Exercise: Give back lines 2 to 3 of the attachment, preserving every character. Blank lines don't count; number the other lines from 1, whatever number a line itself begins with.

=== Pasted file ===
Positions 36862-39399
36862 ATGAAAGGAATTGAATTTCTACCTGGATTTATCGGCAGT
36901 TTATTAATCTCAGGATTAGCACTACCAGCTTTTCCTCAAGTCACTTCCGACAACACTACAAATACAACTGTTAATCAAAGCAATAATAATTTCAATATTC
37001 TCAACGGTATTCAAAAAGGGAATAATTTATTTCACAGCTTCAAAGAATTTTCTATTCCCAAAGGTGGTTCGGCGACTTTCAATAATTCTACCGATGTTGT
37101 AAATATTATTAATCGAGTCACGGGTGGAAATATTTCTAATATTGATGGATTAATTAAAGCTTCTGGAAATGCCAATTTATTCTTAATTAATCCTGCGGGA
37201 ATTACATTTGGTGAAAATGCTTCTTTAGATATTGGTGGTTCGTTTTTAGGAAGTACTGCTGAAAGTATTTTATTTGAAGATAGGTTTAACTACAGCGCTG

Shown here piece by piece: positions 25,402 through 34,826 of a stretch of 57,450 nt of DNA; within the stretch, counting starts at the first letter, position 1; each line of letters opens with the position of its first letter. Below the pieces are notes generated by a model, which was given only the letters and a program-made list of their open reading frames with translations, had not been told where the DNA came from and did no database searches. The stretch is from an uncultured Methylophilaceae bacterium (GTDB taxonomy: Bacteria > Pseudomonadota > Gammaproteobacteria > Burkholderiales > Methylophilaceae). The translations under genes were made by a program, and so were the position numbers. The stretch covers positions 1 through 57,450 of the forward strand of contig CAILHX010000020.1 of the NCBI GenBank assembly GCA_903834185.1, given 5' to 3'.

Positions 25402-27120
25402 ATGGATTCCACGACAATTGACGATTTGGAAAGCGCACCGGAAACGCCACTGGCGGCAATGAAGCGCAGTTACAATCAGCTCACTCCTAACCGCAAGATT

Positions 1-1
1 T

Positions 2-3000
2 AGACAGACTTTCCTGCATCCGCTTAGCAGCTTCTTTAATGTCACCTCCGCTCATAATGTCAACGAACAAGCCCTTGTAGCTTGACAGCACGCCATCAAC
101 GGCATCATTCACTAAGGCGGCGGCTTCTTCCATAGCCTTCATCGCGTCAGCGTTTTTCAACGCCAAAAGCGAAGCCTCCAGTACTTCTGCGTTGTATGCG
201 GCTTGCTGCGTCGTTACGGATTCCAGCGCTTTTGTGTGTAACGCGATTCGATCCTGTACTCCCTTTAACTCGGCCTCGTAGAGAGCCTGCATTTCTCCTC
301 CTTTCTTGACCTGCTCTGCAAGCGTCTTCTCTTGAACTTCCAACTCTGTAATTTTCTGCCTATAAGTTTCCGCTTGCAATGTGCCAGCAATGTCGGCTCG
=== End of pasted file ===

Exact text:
36862 ATGAAAGGAATTGAATTTCTACCTGGATTTATCGGCAGT
36901 TTATTAATCTCAGGATTAGCACTACCAGCTTTTCCTCAAGTCACTTCCGACAACACTACAAATACAACTGTTAATCAAAGCAATAATAATTTCAATATTC